Ancestors, Legends & Time

Fond memories of mom & pop grocery stores

Jeanne Newby

As we continue on our journey into the past and visit some of the mom-and-pop grocery stores that have been in Webb City, I want to focus for a moment on a small store that was located at 601 N. Main St., Wilson’s Grocery (not to be confused with E.M. Wilson Grocery at 215 E. Daugherty, where Cardinal Scales now stands). Wilson’s grocery was close to Webster Elementary School and was a favorite shopping spot for many on that side of town. The store was owned by J.F. and Victoria Wilson, who happened to live a couple doors down at 609 N. Main St. In fact, they started their store in their home before getting a separate location on the same block at 601 N. Main.

Many years ago, I received a memory from Laura Willard about her mother-in-law. It seems that Mrs. Willard went to Wilson’s Grocery store on North Main, and Pat Willard’s pet dog followed her. He managed to scurry in before the screen door closed, and there on the counter was a big juicy soup bone. Well, what self respecting dog could resist such a temptation? He jumped up and grabbed that bone right off the counter and hurried out the door. The mortified Mrs. Willard offered to pay Mr. Wilson for the bone, but he was laughing so hard, he said to just let it go. What a good natured fellow he was!

Mr. Wilson would make home deliveries, and on one such delivery, Mrs. Willard told him about a moldy piece of cheese she had received a few days earlier. Mr. Wilson decided to taste the cheese to ensure that it was bad. When he bit into the cheese, he exclaimed, “Johnny, jump up and give me a bite of a ‘rotten apple’ to take the taste out of my mouth!” Needless to say, Mr. Wilson took back the cheese and credited Mrs. Willard’s account. He really was a good natured fellow!

Most of us remember the late Bill Perry Jr. and that he grew up on Fourth Street in Webb City. According to his book of memories, he was quite an entrepreneur starting at an early age. The family did not have much money, and Bill was always figuring out a way to earn a little cash. His mother taught him to bake and he would make gingerbread, frost it and sell it door to door while it was still warm. He started a little pop stand where he sold pop and candy bars, Hershey, Milky Way, Snicker, etc. He would buy a case of flavored pop, 24 in a case for 80 cents and the candy bars were the same price, a case of 24 for 80 cents. He would sell them for 5 cents each and almost double his money. He said the name of his business was Ye Olde Poppe Stand. It may not have been an actual store front, but it was definitely a store worth mentioning.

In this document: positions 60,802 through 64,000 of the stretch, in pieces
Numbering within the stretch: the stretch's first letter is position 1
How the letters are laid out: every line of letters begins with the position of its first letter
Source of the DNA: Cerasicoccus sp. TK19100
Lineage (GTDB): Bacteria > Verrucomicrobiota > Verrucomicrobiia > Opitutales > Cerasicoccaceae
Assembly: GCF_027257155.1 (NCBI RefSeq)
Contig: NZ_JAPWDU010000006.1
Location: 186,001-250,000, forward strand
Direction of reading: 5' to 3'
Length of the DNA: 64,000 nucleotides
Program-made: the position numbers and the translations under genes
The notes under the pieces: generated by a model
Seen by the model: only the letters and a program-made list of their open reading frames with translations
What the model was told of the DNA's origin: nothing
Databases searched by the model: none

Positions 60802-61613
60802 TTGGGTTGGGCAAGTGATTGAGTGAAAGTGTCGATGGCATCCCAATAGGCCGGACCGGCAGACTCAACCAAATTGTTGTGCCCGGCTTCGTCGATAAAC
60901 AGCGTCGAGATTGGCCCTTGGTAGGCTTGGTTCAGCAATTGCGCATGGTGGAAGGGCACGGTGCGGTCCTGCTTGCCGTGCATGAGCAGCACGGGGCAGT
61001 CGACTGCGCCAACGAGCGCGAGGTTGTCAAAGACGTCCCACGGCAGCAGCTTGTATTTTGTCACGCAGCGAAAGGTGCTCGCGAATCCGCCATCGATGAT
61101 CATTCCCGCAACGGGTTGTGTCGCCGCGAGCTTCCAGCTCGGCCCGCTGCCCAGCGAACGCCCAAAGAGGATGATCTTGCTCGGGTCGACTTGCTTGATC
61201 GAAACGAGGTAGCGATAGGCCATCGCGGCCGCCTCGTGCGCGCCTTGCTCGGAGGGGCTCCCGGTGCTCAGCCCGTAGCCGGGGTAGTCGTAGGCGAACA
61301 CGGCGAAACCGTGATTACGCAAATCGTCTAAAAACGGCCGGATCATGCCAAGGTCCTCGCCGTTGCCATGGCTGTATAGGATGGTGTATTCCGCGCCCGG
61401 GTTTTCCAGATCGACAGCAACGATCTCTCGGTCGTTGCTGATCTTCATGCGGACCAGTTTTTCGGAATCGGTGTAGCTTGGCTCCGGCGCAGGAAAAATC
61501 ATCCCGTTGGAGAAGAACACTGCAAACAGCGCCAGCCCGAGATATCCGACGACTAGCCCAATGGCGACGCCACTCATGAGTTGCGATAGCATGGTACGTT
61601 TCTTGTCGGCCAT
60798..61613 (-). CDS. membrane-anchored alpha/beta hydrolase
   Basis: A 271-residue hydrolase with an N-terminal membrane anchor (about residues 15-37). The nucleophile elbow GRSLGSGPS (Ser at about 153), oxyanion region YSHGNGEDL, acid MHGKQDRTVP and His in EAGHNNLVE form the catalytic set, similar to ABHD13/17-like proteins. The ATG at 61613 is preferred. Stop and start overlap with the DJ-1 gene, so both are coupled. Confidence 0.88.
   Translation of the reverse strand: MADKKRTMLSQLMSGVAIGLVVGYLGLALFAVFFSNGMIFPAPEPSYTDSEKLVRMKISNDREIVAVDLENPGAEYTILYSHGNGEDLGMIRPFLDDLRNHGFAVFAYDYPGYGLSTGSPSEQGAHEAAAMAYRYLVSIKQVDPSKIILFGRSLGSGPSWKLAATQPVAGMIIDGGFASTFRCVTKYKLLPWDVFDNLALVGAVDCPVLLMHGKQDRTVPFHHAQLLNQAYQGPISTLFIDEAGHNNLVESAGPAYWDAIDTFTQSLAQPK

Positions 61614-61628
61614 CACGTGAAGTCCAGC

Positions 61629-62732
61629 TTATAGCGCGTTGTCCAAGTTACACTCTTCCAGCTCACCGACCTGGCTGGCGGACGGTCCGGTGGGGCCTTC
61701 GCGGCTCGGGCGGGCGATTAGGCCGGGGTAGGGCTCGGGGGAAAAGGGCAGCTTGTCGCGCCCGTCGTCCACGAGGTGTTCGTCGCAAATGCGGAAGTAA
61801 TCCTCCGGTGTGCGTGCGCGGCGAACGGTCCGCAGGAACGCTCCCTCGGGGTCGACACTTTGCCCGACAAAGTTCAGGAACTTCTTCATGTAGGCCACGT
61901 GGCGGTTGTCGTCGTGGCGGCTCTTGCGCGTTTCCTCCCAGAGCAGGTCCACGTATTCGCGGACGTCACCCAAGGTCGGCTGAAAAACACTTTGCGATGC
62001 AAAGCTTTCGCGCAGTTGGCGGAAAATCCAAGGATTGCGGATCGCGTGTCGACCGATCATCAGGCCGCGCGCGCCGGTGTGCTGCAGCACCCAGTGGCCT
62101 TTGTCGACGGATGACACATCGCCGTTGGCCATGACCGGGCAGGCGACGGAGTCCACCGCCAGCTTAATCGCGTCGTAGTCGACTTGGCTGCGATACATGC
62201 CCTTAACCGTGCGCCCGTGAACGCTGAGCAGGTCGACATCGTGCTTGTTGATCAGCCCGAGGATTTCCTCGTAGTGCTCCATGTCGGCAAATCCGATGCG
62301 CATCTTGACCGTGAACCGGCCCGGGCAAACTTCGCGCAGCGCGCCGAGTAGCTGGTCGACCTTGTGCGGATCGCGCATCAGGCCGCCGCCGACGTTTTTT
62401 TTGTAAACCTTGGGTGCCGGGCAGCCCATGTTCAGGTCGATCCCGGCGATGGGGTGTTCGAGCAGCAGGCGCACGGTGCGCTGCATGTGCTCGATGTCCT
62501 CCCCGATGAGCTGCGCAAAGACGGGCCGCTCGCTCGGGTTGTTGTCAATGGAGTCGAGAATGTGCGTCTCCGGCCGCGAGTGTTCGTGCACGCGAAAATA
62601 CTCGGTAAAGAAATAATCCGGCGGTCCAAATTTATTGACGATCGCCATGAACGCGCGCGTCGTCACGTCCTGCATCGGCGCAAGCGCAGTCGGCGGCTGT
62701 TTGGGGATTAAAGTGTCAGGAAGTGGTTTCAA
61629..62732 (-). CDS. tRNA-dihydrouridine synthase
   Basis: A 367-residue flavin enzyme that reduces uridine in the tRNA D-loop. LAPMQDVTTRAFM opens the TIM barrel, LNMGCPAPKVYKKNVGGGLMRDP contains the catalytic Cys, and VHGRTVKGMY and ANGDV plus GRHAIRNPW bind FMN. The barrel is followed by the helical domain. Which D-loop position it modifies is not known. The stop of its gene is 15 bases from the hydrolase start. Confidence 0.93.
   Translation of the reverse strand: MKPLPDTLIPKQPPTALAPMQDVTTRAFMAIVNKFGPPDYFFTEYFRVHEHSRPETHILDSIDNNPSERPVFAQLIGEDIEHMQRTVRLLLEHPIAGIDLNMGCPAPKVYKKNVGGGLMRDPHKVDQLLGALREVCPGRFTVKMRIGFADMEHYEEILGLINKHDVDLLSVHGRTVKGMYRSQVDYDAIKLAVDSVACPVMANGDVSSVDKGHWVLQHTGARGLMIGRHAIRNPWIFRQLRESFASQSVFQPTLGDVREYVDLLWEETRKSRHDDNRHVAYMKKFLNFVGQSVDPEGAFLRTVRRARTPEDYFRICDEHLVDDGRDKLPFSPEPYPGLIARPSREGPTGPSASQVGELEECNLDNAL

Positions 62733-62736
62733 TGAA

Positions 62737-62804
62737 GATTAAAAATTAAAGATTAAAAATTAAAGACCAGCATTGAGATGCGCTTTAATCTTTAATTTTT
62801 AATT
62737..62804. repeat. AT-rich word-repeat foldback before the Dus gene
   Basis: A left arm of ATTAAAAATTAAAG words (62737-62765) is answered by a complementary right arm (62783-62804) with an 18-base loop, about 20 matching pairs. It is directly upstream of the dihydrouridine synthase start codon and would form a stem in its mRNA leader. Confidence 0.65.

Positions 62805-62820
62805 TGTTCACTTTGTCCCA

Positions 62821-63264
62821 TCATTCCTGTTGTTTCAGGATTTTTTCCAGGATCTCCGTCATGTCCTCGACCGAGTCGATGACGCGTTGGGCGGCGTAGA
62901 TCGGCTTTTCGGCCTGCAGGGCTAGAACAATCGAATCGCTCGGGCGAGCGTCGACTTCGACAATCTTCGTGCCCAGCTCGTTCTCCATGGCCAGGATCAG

Herrod’s Grocery Store, owned by Albert Herrod, was located at 106 S. Main St., and during the depression Al would hire boys to put flyers in every mailbox on Saturday morning to announce the sales of the day. Bill Perry and some other boys were paid 50 cents to get up at four in the morning to have the flyers distributed. One cold morning, the other boys went out in the chats and burned all their flyers instead of delivering them. Bill told his dad, and his dad went to talk to Al Herrod. His dad talked Al into letting him deliver the flyers all over town for $2.50, which was welcomed money to a family suffering from the depression. Herrod’s Meat Market, owned by John W. Herrod, was located at 34 S. Main in the Dermott building, which held several grocery stores over the years.

A special thank you to a couple of my favorite readers who sent in their memories of the small town grocers.

I remember there was a very small grocery [Chaney’s Market] in the 400 block of North Pennsylvania, on the west side of the street. It may very well have been in the front room of a residence, or in an addition to the house. Didn’t use it often, but it was a place to stop between my house on North Roane and Webster School. – Bob Chancellor

Thanks Bob, that was Chaney’s Market, 504 N. Pennsylvania and was a favorite of my husband, Stan Newby. Mr. Chaney loved kids and they felt welcomed in his store.

Bill Perry III, sent a memory too. 

I grew up at 114 S. Liberty. Our “go-to” market was Paul’s Grocery on West Second Street. My mother would send me to the store to pick up items, and I was always anxious to go because Mr. Paul had a huge candy case and comic books on the shelf behind. Upon arriving at the store, Mr. Paul would ask me what my mother wanted. Staring at the candy case, I would say “I don’t remember.” Where upon, Mr. Paul would pick up his phone and call Mom. He would often plan our dinner by telling Mom what he had that looked good. I never left without looking at the comic books and going away with a piece of candy! Fond memories. – Bill Perry

Thank you Bill, Paul’s Market was on the alley behind Paul’s home at 124 S. Ball. So the address was listed on Ball but the actual store was on Second Street. The building is still there.

Jeanne’s new book, “The Zinc City, Webb City, Missouri” is now available at Webb City Chamber office and other local retailers, such as Maggie Jane’s Gifts, at 8 S. Main St.

Jeanne Newby

A lot of us appreciate the Bradbury Bishop Fountain, but Jeanne actually worked behind the counter making sodas while she was in high school. She knows everything about Webb City and is a member of the Webb City R-7 School Board.

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